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Obama Walks Away From Liquid Coal

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"Obama Walks Away From Liquid Coal"


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The one blemish on Sen. Barack Obama’s (D-IL) environmental stance had been his support for coal-to-liquid (CTL). Now he has clarified his position:

Senator Obama will not support the development of any coal-to-liquid fuels unless they emit at least 20% less life-cycle carbon than conventional fuels.

Yet, even if you capture all the carbon dioxide from the process, pure coal-to-liquids have 4% higher lifecycle carbon emissions than conventional fuels, as previously noted. The only way to get a 20% reduction in emissions is by blending in a lot of biomass (see page 25 here).

Yet in practice, that blending would add tremendous cost and complexity to a system that already costs a stunning $4.5 billion dollars just for a 50,000-barrel-a-day facility without CO2 storage and without biomass blending. And we would need more than 200 such facilities to replace all imported oil today. Not gonna happen.

Further, Obama’s clarification contains another commitment that is all-but-fatal to CTL:

Today’s incorrect story in CongressDaily “Senate Debate Is Likely To Test Party, Regional Priorities,” misstates Senator Obama’s position on the development of coal-to-liquid fuels. Senator Obama recognizes that global warming is one of the most significant problems that we face. He supports an 80% reduction in carbon emissions from all sources by 2050 and a 10% reduction in the carbon emissions of transportation fuels by 2020. Senator Obama supports research into all technologies to help solve our climate change and energy dependence problems, including shifting our energy use to renewable fuels and investing in technology that could make coal a clean burning source of energy. However, unless and until this technology is perfected, Senator Obama will not support the development of any coal-to-liquid fuels unless they emit at least 20% less life-cycle carbon than conventional fuels. If an amendment is offered on the Senate floor that would provide incentives for – or mandate the use of – coal-to-liquid fuels without these environmental safeguards, Senator Obama will oppose the amendment.

If by 2050 we must have an 80% reduction in carbon emissions from all sources, including transportation, then how can we make any significant use of a fuel that has only a 20% reduction in life-cycle emissions? Moreover, by 2050, the country may have 50% more people and cars, and certain aspects of transportation, such as air travel, may prove very difficult to achieve deep reductions in.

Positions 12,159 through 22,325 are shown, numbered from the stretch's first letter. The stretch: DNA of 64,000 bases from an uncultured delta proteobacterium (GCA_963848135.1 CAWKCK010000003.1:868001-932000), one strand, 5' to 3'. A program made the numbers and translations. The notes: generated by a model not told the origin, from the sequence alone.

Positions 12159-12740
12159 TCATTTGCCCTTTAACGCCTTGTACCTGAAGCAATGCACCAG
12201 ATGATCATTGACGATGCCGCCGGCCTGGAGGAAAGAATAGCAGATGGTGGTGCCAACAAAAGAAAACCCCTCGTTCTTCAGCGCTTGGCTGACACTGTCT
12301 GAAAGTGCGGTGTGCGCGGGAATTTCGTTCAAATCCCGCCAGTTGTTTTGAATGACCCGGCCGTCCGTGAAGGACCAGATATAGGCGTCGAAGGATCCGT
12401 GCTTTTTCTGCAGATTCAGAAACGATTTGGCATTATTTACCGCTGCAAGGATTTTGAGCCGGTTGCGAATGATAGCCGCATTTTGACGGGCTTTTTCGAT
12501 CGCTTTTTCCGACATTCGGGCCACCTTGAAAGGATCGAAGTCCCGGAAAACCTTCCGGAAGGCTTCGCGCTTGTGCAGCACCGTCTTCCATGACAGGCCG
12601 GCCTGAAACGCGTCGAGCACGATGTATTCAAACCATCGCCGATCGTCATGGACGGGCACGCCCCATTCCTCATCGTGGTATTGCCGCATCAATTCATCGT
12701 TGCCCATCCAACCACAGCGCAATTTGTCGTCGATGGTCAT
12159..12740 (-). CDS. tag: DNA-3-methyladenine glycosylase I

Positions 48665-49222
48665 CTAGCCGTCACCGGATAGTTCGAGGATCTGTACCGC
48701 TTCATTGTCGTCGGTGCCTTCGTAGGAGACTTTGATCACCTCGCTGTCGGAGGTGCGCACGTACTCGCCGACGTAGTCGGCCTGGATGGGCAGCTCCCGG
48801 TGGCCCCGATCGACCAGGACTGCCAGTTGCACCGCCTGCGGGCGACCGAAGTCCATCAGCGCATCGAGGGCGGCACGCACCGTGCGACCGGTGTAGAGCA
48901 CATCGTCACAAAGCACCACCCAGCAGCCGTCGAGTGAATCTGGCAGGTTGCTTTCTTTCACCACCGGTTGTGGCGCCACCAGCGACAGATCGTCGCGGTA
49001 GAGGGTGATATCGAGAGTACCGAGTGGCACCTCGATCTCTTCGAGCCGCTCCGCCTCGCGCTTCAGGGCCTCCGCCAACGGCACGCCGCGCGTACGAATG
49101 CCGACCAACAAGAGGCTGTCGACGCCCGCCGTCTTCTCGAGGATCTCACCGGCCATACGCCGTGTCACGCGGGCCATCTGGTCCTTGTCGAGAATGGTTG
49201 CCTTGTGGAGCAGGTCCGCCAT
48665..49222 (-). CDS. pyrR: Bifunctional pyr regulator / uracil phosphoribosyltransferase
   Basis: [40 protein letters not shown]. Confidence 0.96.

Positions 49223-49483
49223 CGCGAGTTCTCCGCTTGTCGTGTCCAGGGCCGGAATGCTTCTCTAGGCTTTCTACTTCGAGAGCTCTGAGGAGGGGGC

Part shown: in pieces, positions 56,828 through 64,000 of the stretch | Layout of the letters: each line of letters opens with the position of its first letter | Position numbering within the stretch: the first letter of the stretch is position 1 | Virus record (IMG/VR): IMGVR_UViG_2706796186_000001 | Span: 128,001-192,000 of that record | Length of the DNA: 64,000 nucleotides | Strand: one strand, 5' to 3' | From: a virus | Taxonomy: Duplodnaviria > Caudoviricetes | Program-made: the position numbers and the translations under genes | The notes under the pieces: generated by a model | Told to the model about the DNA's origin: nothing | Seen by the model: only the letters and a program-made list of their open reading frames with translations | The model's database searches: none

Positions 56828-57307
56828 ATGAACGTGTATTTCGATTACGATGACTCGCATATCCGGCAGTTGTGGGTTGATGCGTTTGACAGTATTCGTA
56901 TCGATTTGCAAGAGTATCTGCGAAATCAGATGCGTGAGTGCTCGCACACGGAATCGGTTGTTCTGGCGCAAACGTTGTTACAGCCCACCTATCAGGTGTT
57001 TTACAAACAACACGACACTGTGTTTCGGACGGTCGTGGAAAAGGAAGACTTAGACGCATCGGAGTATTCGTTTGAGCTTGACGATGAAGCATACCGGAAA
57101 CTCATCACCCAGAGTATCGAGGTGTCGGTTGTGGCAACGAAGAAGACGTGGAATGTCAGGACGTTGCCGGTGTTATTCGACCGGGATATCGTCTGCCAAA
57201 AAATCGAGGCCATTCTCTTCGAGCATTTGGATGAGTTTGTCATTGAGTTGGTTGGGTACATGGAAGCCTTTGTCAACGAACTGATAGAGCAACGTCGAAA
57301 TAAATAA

The answer is CTL has no place in greenhouse-gas constrained world. Why waste precious underground storage space for carbon dioxide from CTL (which leaves you with a carbon-intenstive fuel) when you could use that space for carbon dioxide from coal gasification (which leaves you with carbon-free electricity)? Why waste precious biomass blending with coal to make CTL when you could just make cellulosic ethanol directly from the biomass (or you could blend the biomass with coal to make electricity with negative carbon emissions).

CTL is an irredeemably bad idea. Good to see Senator — and presidential candidate — Obama walking away from it.

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One Response to Obama Walks Away From Liquid Coal

  1. Over the next thirty years, the most rapid increase in energy demand is expected to come from the transport sector (+2.1%/yr versus 1.7%/yr for total demand). At present, this sector relies almost exclusively on petroleum products, which brings up two key problems: oil dependence and the reduction of greenhouse gases.
    In India and Chima, the cost of extracting coal is low (about $12/t), therefore the CTL solution may prove competitive compared to conventional solutions provided that the price per barrel oil stays higher than $40/bbl for a very long period.
    CO2 emissions are higher with CTL than for conventional technologies. To improve their greenhouse gas emission balance, consideration may eventually be given to capturing the CO2 emitted by these units and storing it in geological formations, which would cost an additional $10 to 20/bbl.
    Thus it may be too early to commit large scale funds to the CTL program.